The following photo shows the gas forge we were using. It has a hookup for forced air. Oh, come on. I know it's not period, but my arm can't swing the hammer and pump the bellows and get this all done.
While I waited for the forge to get up to welding temp I played with some 1/4 inch square stock.
Other students were making these, so I made one too. This is a shepards hook. I plan on using it to hang my pots from a cooking chain, when I get around to making that too.
Here is the finished hook. It was warmed up, brushed off and then place in a bath of crisco and wax to coat it from the elements.
Here is my next project. The plan was to make an adze. I started it with this 1 inch square iron bar. The bar is believed to be between 100 and 200 year old recycled iron. The following couple photos show the bar next to the scal image of the adze head I planned to make.
On this cross section you can really see the "grain" of the iron. I love the way iron looks so much like wood.
In this photo you can see the bar drawn out. This was tough as I had to keep the wide and only draw the length out while thinning.
Once the bar was drawn out, I forge welded a small piece of high carbon (non-period) steel in the middle to make the piece practical. Once the bar was forge welded nice and tight I cut it off with a cutting wheel. I didn't want to risk a hot cut in case the weld was weak. Once it was cut I kept working the weld to make sure it was solid. Here is a photo of the bar once welded and cut to size.
Banging and forging continue...
Now it's beginning to look a bit like the adze head I'm looking for. At this point I took a break and made the hot punch which you'll see later. Once the hot punch was done I punced the head and you see the finished product. Well, not finished, but as finished as I got it for the day. I tossed the piece into vermiculite to let it cool nice and slow.
Here are some photos of the punch I made. This isn't necessarily a period punch, but there were some like this used. I made this one from high carbon tool steel so as to get long use from it. I began with a hex rod and distressed a spot about 1.5 inches from the end. I then started forging the tip. I was looking for a smal oval end about 1/2 wide by 3/16 thick.
Now that I had the basic shape I polished it up a bit with a wire wheel and grinder. After it was nice and shine I had to temper the piece. The goal was to get the tip very hard, but the the striking end had to be very soft. I didn't want the piece to shatter from a firm hammer blow. To temper it I heated it until it was no longer magnetic and then I quick quenced the entire piece in the wax bath. Once cool I reheated the striking end of the piece and let the color change gradually. Once the color change moved to the tip I was ready to quench it again. The goal is to get a purplish blue about 1.5 inches from the end and a dark straw color all the way up to the tip. Once close to the tip I quenced just the last 1/4 inch and kept doing so until the piece was cooled. Here is a photo of the tempered piece. You can really see the color change which shows the proper temper. Also I file tested it. If you can draw a file over the soft end it should grab and file easily. When you get the file closer to the tip, it should only slide over the metal and no longer take purchase. The file test and colors showed a proper temper. I used the piece about 3 hours later and it worked like a charm!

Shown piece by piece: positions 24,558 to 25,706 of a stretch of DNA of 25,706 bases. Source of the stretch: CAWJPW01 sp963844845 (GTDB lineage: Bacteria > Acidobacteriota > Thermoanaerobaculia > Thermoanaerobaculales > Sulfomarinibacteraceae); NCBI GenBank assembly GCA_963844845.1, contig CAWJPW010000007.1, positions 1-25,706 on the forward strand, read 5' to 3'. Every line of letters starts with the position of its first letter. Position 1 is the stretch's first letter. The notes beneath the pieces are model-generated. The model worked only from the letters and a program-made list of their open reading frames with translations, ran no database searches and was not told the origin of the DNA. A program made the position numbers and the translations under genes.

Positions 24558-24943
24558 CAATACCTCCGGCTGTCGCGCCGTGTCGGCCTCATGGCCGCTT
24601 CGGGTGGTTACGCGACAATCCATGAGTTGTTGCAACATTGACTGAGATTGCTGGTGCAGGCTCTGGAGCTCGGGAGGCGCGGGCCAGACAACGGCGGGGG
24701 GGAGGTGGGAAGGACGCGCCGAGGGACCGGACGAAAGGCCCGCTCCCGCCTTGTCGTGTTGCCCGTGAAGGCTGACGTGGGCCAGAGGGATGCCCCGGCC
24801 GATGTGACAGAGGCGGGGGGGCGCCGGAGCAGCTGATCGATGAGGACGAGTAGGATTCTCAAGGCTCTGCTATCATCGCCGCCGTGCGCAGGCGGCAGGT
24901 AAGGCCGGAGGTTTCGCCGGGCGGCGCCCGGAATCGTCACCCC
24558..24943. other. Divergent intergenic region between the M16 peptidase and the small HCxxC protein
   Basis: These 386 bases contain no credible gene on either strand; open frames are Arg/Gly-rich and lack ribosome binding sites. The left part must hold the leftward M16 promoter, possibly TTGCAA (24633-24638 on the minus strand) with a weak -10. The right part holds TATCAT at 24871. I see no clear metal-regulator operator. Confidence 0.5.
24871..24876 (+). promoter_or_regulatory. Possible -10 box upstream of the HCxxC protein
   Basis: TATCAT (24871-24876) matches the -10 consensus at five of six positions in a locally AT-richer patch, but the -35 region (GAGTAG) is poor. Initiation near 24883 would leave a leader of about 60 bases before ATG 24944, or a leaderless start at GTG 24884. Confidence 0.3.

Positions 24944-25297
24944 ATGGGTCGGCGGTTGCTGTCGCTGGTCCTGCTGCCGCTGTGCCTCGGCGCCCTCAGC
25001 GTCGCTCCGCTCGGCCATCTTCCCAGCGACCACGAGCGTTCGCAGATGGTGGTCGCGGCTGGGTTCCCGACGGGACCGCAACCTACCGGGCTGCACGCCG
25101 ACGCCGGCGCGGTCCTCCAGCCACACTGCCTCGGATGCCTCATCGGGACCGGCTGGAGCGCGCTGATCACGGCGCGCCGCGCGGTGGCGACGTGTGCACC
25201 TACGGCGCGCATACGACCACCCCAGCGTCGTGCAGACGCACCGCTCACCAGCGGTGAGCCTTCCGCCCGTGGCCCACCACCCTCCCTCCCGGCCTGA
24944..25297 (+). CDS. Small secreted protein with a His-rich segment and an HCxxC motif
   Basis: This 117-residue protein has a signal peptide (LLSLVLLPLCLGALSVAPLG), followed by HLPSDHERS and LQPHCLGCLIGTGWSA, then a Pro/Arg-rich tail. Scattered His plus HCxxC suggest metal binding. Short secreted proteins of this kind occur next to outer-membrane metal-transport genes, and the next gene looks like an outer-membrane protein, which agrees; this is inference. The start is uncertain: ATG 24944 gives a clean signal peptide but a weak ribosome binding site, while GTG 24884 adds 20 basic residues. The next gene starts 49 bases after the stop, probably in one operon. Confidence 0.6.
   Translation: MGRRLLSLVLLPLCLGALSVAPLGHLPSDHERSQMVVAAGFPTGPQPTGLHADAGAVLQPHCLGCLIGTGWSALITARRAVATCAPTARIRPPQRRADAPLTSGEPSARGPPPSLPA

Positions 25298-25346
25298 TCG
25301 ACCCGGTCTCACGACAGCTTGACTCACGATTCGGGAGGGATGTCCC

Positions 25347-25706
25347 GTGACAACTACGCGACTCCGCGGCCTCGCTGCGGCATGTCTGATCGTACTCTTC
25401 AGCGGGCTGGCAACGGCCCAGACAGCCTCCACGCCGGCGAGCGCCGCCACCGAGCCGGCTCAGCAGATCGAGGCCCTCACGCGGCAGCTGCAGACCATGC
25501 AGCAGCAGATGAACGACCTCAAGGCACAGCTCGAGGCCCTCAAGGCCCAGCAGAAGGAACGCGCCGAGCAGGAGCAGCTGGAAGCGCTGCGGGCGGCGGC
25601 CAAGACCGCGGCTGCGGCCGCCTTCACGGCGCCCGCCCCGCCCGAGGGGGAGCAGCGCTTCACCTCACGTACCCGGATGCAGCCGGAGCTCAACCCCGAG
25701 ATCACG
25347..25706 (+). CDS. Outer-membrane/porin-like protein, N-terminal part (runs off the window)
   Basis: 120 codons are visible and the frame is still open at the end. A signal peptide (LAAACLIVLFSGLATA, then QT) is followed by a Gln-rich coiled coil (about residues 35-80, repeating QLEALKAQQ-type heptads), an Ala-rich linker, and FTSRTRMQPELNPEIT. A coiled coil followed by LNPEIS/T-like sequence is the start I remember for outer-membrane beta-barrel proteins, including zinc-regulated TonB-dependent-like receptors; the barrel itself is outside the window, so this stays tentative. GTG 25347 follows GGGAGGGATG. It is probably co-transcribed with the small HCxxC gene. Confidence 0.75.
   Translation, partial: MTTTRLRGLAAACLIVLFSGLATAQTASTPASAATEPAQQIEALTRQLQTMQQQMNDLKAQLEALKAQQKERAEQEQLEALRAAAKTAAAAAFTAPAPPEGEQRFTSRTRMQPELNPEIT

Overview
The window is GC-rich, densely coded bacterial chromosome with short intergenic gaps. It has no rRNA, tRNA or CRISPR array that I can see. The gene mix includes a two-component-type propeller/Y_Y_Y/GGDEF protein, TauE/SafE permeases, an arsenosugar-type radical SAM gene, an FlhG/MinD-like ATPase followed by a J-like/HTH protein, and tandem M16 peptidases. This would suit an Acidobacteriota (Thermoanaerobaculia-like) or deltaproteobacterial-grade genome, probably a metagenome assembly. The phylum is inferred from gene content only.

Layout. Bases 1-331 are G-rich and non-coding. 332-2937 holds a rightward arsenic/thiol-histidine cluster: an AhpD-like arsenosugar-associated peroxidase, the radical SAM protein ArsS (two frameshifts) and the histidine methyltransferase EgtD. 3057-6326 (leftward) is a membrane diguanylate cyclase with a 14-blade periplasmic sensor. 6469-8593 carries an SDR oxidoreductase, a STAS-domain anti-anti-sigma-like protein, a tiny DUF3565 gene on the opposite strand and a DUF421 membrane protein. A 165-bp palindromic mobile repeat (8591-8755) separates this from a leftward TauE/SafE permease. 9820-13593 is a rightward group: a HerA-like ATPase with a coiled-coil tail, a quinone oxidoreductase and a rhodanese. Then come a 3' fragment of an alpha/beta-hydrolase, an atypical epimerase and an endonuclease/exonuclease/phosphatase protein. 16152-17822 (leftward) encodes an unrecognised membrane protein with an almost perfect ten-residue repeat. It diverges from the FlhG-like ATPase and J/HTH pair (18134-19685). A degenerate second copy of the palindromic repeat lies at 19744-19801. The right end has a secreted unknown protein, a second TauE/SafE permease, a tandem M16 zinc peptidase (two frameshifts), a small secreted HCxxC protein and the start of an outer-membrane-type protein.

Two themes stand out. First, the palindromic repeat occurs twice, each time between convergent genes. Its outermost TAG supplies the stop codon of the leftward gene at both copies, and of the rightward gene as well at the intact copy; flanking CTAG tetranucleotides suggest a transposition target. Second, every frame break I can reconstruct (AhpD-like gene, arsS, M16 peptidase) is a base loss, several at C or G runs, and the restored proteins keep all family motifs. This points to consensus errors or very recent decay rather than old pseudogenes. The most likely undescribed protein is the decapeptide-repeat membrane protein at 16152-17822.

Here is my final photo of the adze head after cooling in the vermiculite. Ugly, but protected and ready to continue work another day. You can see that there is still work to widen the hole. As I widen the hole I have to draw the iron down to the side of the neck. That will be challenging. Another reason to stop where I was after a long 7 hours of forging. There is still plenty of iron to work with and I think the piece should end up being a fair looking replica of the original 1,000 year old item.